However, the Supreme Court has used the Privileges and Immunities Clauses in two recent cases. In Lunding v. New York Tax Appeals Tribunal, 522 U.S. 287, 118 S.Ct. 766, 139 L.Ed.2d 717 (1998), the Court ruled that a New York tax law that effectively denied only nonresident taxpayers an Income Tax deduction for Alimony paid violated the Privileges and Immunities Clause. In Saenz v. Doe, 526 U.S. 489, 119 S.Ct. 1518, 143 L.Ed.2d 689 (1999), the Court struck down a California law that limited new residents to the Welfare benefits they would have received in the state of their prior residence. It based its decision in part on the Privileges and Immunities Clause. Justice John Paul Stevens stated that the right to travel is protected "not only by the new arrival's status as a state citizen, but also by her status as citizen of the United States." The Privileges and Immunities Clause guaranteed the right of a citizen to "become a citizen of any State of the Union." It did not permit the states to "select their citizens."
Flack, Horace Edgar. 2003. The Adoption of the Fourteenth Amendment. Birmingham, Ala.: Palladium Press.
Noonan, John T., Jr. 2002. Narrowing the Nation's Power: The Supreme Court Sides with the States. Berkeley: Univ. of California Press.
Wilkinson, J. Harvie. 1989. "The Fourteenth Amendment Privileges or Immunities Clause." Harvard Journal of Law & Public Policy 12 (winter).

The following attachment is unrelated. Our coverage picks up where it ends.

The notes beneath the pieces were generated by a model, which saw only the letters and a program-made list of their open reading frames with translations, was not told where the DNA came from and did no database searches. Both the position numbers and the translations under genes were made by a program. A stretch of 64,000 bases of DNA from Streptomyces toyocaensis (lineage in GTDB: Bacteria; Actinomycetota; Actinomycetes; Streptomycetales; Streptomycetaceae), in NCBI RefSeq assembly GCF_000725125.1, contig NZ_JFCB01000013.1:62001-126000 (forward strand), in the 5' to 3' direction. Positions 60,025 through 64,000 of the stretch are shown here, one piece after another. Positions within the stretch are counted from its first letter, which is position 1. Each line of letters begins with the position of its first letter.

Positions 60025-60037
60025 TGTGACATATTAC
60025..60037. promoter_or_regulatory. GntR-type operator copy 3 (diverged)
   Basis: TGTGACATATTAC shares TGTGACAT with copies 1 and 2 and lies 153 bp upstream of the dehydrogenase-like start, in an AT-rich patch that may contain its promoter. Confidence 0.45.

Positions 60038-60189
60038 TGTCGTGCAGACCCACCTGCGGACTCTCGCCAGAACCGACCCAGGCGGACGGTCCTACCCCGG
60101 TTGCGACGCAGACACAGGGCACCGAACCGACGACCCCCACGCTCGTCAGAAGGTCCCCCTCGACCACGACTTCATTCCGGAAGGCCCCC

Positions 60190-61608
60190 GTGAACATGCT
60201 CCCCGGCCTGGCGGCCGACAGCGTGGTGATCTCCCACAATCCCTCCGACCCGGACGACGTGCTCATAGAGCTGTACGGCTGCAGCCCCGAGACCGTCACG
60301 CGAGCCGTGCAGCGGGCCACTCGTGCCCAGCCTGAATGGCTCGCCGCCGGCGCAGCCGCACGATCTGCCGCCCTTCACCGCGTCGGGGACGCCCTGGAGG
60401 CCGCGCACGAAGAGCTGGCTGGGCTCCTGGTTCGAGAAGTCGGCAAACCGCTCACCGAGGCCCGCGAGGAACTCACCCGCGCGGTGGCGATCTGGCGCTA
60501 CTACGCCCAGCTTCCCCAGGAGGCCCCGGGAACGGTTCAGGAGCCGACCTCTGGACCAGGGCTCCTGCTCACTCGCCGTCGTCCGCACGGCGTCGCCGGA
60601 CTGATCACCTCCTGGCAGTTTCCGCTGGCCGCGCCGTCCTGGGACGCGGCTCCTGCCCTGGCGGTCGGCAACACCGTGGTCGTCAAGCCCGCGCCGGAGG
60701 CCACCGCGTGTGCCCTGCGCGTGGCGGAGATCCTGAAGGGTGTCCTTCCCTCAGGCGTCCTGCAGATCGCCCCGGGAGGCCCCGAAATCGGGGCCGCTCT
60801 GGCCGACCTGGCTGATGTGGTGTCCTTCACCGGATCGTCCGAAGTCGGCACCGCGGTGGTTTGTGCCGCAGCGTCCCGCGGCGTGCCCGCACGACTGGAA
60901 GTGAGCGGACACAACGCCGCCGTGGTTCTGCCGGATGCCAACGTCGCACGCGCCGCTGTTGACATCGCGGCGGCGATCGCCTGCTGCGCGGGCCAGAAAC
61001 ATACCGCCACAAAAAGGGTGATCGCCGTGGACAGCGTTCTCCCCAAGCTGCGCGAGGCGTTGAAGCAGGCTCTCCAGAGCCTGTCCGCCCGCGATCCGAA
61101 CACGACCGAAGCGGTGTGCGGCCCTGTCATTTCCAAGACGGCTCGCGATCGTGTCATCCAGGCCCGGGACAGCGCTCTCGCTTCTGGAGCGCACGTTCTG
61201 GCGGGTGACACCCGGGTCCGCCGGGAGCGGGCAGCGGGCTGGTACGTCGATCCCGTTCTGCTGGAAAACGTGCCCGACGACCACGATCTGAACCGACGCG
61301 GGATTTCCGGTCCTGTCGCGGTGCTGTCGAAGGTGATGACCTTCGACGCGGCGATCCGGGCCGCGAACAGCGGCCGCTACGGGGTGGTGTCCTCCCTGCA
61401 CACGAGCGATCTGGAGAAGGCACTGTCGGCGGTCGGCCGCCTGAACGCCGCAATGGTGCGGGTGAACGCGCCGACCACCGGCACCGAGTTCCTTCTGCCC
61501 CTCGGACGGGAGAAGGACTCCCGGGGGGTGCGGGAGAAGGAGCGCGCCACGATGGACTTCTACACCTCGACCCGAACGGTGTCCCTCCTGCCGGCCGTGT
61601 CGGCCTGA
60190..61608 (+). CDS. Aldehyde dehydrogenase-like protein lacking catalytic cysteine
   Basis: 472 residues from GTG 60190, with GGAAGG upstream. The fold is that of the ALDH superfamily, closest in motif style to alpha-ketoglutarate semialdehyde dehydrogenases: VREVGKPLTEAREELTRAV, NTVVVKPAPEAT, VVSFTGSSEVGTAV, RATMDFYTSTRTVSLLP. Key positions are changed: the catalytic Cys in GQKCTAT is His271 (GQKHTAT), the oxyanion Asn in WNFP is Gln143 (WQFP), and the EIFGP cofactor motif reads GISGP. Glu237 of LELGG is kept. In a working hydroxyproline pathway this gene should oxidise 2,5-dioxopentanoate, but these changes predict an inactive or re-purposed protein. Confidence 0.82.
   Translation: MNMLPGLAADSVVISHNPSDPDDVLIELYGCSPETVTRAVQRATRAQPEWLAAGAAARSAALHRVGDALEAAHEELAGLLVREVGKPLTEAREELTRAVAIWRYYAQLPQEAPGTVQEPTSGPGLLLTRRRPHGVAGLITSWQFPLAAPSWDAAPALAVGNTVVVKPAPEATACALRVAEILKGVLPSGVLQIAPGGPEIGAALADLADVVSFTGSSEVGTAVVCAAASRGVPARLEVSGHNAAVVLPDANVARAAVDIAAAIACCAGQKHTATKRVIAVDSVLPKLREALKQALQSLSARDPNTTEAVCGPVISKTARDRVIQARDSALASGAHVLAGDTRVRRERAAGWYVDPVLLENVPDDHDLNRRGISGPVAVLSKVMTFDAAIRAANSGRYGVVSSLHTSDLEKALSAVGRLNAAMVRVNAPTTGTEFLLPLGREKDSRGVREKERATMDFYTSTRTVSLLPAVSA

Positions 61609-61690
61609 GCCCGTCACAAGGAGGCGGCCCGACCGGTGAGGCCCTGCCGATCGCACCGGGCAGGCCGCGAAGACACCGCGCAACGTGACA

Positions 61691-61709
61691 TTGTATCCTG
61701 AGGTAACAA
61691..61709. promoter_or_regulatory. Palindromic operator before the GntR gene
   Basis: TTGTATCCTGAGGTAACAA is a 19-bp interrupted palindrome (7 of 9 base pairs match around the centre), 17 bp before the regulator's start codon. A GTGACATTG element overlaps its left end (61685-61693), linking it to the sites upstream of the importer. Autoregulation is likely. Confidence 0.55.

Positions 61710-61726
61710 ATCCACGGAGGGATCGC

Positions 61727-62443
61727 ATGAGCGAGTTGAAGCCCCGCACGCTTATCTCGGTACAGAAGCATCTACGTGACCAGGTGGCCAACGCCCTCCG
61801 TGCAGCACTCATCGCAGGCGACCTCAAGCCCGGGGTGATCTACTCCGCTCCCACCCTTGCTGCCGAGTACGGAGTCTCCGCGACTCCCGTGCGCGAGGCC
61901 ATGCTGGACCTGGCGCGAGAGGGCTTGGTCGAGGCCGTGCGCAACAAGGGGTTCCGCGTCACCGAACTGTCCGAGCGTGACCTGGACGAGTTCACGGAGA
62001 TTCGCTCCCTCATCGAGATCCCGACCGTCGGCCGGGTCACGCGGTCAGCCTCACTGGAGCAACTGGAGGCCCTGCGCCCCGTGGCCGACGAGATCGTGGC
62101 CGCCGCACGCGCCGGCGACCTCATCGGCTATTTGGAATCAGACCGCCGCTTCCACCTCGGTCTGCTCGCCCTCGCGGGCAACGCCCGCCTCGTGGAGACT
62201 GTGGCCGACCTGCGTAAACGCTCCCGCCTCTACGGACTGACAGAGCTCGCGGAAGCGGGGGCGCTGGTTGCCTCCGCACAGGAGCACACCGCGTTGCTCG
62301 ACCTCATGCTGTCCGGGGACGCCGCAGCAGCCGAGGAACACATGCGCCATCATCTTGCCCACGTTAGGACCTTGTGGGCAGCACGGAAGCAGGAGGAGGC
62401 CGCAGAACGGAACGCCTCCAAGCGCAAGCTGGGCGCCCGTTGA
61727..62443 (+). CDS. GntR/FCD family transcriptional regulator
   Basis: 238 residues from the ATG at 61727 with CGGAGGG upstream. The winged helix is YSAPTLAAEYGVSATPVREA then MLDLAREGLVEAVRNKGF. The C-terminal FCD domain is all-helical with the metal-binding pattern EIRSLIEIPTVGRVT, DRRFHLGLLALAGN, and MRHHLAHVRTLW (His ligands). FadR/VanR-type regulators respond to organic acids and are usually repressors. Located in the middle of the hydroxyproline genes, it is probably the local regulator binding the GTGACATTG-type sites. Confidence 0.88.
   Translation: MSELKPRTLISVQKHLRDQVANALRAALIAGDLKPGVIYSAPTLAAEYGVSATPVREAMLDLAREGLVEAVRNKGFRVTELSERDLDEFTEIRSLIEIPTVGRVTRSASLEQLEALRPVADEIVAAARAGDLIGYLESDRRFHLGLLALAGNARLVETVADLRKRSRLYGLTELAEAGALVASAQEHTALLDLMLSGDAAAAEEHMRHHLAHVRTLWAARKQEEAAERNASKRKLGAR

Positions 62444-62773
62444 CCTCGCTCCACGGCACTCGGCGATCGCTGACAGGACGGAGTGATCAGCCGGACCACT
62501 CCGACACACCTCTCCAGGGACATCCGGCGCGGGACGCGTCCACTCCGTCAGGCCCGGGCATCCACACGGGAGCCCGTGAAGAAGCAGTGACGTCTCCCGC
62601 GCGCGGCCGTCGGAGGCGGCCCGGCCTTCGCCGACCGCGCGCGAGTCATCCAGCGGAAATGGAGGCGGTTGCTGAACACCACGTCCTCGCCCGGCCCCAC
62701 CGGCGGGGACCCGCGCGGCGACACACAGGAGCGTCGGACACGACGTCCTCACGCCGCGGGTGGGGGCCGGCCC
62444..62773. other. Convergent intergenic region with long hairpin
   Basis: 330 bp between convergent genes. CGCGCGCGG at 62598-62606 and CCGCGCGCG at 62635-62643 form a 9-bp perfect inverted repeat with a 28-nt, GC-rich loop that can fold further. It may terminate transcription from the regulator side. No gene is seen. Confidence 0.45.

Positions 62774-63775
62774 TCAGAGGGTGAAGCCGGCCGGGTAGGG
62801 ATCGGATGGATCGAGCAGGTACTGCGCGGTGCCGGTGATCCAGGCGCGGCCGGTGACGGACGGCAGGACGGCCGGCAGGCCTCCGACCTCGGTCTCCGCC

privileges and immunities
n. the fundamental rights that people enjoy in free governments, protected by the U. S. Constitution in Article IV: "The citizens of each state shall be entitled to all privileges and immunities in the several States," and specifically to be protected against state action by the Constitution's 14th Amendment (1868): "No State shall make or enforce any law which shall abridge the privileges or immunities of citizens of the United States." The definition of "privileges and immunities" was first spelled out by Associate Justice Bushrod Washington in 1823: "protection by the government, with the right to acquire and possess property of every kind, and to pursue and obtain happiness and safety, subject, nevertheless, to such restraints as the government may prescribe for the general good of the whole." However, the exact nature of privileges and immunities which the state governments could limit has long been in dispute, with the U. S. Supreme Court gradually tipping toward protecting the individual rights of citizens against state statutes that might impinge on constitutional rights.